In the beauty business, parting ways with a team member is tough but sometimes necessary. It’s not just about saying goodbye; it’s about knowing the hows and whys so you can do it the right way.
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Getting the Basics Right
Ending a job is never easy, whether it’s a decision from you (termination) or them (resignation). Chris Drinovz, Partner at KSW Lawyers and the founder and leader of the Employment & Labour Group, sheds light on this delicate process.
The Early Days Matter: The Probation Period
Newbies have a trial period. If things aren’t clicking, you can part ways easily in these early days, especially in the first three months. Just remember, the rules change once this period is over.
Full-time or Part-time: Same Rules Apply
Whether your team member is full-time or part-time, the game’s the same when it comes to ending their contract. It’s all about their average earnings when figuring out their dues.
Understanding ‘Cause’ and ‘No Cause’
There are two ways to say goodbye: ‘with cause’ (like serious issues on their part) and ‘without cause’. Going the ‘with cause’ route doesn’t need notice or severance, but you’ve got to have your facts straight.
Steering Clear of Legal Bumps
As a salon/spa owner, watch out for legal traps. Mistakes like not giving enough notice or being unfair can lead to big headaches.
Smart Moves for Salon Owners
- Be picky when hiring.
- Use clear contracts.
- Keep records and follow steps before letting someone go.
Privacy is Key
After saying goodbye, keep it classy. Their story isn’t for sharing with the team or clients.
Letting someone go is hard, but knowing the ins and outs makes it smoother. Stay informed, stay fair, and keep your salon or spa a great place to work and visit.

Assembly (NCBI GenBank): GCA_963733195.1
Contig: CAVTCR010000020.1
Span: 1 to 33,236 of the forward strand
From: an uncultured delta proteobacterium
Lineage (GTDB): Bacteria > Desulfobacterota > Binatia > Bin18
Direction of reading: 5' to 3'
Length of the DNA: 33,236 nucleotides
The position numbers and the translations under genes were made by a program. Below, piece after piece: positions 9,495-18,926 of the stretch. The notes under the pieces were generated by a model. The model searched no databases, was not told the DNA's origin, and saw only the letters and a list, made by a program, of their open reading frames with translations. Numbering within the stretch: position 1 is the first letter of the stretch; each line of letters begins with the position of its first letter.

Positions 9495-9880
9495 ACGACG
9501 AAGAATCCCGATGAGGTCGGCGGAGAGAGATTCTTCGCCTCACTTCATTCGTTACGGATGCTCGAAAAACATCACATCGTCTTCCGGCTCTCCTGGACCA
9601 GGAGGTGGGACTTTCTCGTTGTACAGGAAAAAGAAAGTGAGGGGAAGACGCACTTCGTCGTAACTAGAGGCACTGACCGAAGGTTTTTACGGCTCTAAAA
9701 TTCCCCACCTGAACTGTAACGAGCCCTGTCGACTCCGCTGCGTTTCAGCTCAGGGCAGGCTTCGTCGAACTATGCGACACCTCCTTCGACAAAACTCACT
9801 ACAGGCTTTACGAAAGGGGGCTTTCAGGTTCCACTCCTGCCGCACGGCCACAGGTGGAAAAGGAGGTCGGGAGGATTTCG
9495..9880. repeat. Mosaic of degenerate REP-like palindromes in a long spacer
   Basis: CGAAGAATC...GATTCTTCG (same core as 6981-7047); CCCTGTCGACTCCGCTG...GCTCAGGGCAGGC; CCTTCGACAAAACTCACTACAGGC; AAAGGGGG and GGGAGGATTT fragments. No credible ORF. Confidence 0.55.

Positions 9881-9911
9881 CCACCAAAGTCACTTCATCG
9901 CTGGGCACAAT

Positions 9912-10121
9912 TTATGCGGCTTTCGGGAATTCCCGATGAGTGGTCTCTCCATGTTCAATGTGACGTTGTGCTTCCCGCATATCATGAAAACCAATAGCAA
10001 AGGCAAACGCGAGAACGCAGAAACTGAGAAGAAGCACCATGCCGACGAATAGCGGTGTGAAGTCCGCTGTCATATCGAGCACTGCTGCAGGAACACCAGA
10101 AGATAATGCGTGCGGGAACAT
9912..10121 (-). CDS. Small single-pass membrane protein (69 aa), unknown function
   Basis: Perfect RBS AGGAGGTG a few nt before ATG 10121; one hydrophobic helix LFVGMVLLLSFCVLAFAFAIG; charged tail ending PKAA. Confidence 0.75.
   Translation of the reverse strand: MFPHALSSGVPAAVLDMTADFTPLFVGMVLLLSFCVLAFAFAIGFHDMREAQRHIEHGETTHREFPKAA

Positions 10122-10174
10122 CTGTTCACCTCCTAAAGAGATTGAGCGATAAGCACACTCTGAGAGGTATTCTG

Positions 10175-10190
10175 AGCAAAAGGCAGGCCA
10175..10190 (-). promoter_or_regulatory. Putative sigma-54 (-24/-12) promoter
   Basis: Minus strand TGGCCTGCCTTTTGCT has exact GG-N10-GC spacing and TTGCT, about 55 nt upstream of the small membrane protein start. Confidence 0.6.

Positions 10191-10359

Chris Drinovz is a Partner at KSW Lawyers and the founder and leader of the Employment & Labour Group. His calling is to excellence through the mastery of his craft and tireless dedication to his clients. He is described as hard-working, trustworthy, and genuine. His strong analytical mind (grounded in a mathematics background) and passion for writing and language make him a force to reckon with.
Chris works with business leaders and union and non-union organizations to solve workplace legal problems and achieve long-term solutions that align with his client’s values. He is a dedicated advisor and an experienced courtroom advocate with a track record of success.
There is no workplace issue that Chris will not help with. His expertise covers the entire life cycle of the employer/employee relationship: drafting and advising on employment contracts and workplace policies, conducting workplace investigations, WorkSafeBC and occupational health & safety, dismissal planning advice and severance packages, negotiation and mediation of employment disputes, injunctions to protect confidential information or enforce non-solicits or non-competes, and representation in wrongful dismissal, employment standards, or human rights complaints. Chris also advises employers on staying non-union and helps his union clients with certification, bargaining, labour relations matters under the collective agreement, and grievance arbitrations.
Chris is comfortable navigating the many different arenas of workplace law: all levels of provincial and federal court, the Labour Relations (BC) and Canada Industrial Relations Board and administrative tribunals such as the Human Rights Tribunal, Employment Standards Tribunal, Workers Compensation Appeal Tribunal (WCAT), and Social Security Tribunal. Chris has also successfully challenged administrative decisions through judicial reviews and appeals.
Chris was recently recognized as 5-Star Employment Lawyers, “Best Employment Lawyer and Law Firm” across Canada in 2023 by the prestigious Canadian HR Reporter. He was also a Repeatedly Recommended lawyer for Vancouver Leading Practitioners – Employers in the 2021 and 2023 Canadian Legal Lexpert Directory, and in 2022, he was a Business Person of the Year Finalist at the Business Excellence Awards by Surrey Board of Trade.
Chris is a strong believer in community and giving back to the profession. He serves as the President of the Greater Langley Chamber of Commerce and on the Policy Review Committee of the BC Chamber. He is also the Chair on the Executive of the Employment Law Section of the Canadian Bar Association BC. He is regularly sought after for speaking engagements and seminars.
In his free time, Chris can be found skiing on the slopes of Whistler, powerlifting in his garage, listening to Miles Davis, or playing the drums for “Lost & Loaded” a cover band of legal professionals that pretend to be rockstars